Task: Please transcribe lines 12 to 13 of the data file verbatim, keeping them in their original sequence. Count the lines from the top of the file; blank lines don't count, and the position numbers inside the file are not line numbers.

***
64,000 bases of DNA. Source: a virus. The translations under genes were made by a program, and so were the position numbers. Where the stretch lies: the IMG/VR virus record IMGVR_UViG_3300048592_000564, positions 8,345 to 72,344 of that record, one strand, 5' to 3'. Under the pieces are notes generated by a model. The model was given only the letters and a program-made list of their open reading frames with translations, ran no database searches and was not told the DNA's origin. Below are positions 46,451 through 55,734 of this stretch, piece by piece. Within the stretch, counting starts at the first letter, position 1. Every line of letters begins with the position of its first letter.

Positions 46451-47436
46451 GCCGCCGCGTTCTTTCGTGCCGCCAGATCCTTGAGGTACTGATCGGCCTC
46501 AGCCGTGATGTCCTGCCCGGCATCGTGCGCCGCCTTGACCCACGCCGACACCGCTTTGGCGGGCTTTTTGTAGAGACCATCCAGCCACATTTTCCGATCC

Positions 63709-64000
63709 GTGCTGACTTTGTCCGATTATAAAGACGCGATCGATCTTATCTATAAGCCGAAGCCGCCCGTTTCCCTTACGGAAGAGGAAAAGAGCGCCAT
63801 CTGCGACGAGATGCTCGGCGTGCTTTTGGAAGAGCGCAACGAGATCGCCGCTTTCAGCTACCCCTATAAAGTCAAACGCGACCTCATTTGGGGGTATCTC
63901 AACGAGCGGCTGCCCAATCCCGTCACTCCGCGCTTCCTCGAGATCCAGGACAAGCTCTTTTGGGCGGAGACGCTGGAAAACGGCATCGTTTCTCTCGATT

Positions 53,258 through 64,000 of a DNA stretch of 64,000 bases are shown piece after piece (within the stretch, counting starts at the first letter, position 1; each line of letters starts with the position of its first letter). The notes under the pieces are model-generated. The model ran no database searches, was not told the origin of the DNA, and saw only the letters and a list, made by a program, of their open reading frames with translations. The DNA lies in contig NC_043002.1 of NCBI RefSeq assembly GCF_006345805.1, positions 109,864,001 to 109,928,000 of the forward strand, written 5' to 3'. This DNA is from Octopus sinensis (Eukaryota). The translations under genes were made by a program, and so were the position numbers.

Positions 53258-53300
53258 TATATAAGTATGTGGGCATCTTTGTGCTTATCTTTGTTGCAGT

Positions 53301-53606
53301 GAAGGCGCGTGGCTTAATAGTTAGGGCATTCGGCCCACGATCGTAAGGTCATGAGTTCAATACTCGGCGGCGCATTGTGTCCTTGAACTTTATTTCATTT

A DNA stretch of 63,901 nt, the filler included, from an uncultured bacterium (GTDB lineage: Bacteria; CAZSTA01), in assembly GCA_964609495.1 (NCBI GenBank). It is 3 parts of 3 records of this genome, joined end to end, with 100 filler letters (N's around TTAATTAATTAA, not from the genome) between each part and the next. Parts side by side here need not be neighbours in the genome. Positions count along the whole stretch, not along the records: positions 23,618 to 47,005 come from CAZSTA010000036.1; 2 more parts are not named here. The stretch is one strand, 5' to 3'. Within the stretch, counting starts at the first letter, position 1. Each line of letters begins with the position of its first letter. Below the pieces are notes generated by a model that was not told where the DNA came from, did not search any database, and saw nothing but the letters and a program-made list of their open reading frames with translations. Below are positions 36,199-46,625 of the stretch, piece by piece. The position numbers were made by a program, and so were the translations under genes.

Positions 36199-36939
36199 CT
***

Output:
Positions 53301-53606
53301 GAAGGCGCGTGGCTTAATAGTTAGGGCATTCGGCCCACGATCGTAAGGTCATGAGTTCAATACTCGGCGGCGCATTGTGTCCTTGAACTTTATTTCATTT